I found a spot with some pacy but laminar flow on the far side of the river, in a hole between some trees. I knew the area had a gravel bottom from previous summer sessions. With spiced hair-rigged luncheon meat on the hook and a two ounce lead to keep things down, I found the rod still needed pointing skywards to prevent the flow dragging on the line and dislodging the lead.

Despite lightly trickling in maggots and the odd cube of meat upstream of where my bait lay to try and encourage feeding no bites materialised.

Air temp was a whopping 9C upon arrival and for the first time in living memory I could stll feel my lower limbs at te end of the session.

My pal Pete joined me and too suffered a blank.

Sunday, 15 February 2009

The Blithe with an 'I'

A colleague and fishing pal has come up with a hair-brained scheme this year. A rod-race style challenge which takes the guise of .............. 'The Fishing Olympics'.

Set aside your cynicism for a moment and any other instant judgments you might be making about our ability to lead normal lives in the community. Because if nothing else it has formalised some challenging targets for the coming year.

I've always set targets myself. Normally before dropping off to sleep at the beginning of the new year. I try to crystallise the angling targets for the coming calendar year. One thing that always amazes me is how these targets keep changing. In recent years a 20lb salmon stuck it's head above the parapet. Last year a double-figure Avon Barbel was in the sights and was duly achieved. The previous season a 25lb+ Carp caught my imagination and was reached on a cold February evening exactly when I didn't expect it! But this year we sat down with a pint after a blank Christmas fish on the Avon at Stratford and discussed where the various bars should be set. The resulting spreadsheet has caught my imagination and I am already thinking tactically for the coming year.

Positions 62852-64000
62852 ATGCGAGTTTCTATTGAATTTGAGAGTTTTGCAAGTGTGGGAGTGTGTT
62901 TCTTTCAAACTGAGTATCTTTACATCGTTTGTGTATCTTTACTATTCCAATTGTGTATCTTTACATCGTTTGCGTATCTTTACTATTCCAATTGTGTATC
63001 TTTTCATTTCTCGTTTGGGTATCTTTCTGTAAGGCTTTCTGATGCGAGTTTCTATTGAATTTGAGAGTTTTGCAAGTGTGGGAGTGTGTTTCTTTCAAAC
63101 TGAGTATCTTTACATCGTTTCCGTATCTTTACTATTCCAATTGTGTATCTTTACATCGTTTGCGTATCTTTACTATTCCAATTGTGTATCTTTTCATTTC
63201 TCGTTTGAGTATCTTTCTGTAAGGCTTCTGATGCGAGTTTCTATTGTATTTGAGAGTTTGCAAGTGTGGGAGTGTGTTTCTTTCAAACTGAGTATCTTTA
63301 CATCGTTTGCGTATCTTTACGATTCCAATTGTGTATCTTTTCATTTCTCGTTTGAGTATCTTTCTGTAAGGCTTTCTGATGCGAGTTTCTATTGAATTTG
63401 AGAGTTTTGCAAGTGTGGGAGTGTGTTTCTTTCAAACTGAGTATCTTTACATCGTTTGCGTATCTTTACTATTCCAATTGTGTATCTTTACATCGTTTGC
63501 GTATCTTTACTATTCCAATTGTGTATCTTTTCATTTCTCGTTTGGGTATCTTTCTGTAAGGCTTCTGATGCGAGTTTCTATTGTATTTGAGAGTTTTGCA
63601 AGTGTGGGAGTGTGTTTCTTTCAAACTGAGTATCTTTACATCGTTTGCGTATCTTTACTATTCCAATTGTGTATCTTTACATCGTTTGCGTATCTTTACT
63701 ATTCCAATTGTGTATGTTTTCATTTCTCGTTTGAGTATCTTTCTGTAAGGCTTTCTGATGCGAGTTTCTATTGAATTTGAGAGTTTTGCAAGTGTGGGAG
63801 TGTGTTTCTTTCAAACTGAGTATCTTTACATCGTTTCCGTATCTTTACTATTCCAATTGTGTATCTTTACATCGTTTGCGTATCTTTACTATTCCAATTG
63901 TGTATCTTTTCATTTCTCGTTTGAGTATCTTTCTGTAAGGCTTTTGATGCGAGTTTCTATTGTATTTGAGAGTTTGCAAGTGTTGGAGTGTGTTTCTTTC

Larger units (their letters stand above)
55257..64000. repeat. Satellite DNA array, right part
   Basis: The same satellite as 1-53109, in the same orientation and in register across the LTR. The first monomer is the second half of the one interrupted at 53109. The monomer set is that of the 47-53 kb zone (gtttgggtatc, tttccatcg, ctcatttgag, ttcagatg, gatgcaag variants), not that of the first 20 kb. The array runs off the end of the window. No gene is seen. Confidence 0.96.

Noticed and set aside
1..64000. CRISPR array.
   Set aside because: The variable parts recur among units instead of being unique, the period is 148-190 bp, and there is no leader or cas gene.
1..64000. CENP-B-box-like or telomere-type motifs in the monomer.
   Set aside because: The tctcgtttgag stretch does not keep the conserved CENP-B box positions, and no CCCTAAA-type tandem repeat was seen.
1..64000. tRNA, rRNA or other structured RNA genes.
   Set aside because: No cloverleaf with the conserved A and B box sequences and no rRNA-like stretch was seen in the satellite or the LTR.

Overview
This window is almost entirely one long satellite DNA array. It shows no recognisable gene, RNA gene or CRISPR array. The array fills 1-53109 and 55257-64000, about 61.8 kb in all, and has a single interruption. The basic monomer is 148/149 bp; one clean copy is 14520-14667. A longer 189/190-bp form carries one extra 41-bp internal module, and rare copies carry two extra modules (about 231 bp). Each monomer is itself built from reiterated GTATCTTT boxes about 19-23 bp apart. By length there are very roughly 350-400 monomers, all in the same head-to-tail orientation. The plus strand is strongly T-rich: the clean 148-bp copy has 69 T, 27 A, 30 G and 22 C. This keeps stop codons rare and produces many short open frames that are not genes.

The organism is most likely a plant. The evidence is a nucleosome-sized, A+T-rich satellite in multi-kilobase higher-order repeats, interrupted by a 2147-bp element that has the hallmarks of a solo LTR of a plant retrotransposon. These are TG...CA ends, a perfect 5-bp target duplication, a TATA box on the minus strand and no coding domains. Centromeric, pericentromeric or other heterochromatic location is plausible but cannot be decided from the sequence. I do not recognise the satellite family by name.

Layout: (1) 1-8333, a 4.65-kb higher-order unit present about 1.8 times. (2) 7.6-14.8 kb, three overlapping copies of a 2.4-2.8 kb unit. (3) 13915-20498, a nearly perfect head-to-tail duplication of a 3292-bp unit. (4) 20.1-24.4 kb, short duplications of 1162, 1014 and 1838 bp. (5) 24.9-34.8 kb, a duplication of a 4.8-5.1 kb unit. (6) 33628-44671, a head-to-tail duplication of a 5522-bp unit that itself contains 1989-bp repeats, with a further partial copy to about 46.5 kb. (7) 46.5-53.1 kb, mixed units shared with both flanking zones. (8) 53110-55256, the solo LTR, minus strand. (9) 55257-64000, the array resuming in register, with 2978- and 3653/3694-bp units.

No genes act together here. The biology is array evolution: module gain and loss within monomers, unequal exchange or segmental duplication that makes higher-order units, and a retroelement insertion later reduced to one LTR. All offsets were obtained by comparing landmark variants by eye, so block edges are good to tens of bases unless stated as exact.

Needless to say, catching a Grayling is at the forefront of my mind at the moment. And to this end we set off to a day-ticket section of the River Blithe in Staffordshire which reputedly contained them. Those Mindlanders familiar with the River Blythe take note, this was not the same.

Still running high from the input of recent water from the snow this was not an easy mission. The bailiff indicating that they were certainly not common on the 700 mtr stretch of dainty river.

I trotted maggot all day under a stick float in every pacy run I thought might deliver. But nothing more than Chub came to the net. The fish I caught were all peas in a pod, about the pound mark from the faster water.

My pal quickly became distracted from Grayling fishing by a deep pool and put on cheese-paste to land three larger Chub at about the three pound mark.

Although a thoroughly enjoyable day out, I think we're going to have to rethink venue for the Grayling targets which incidentally are 2pts for a bronze: 0.5lb, 3pts for silver: 0.75lb, 5pts for gold: 1lb.

Any ideas on where these might come from? Drop me a line!!

Wednesday, 11 February 2009

Idiots Rule

Some might say I'm an idiot to be out fishing in early February when it's cold, chucking it down with rain and when the rivers are in the fields due to the rapid snow melt of the last few days.

And insane to try for a Barbel when there's only two hours of light available after work and the river is cold, blasting through and chocolate coloured.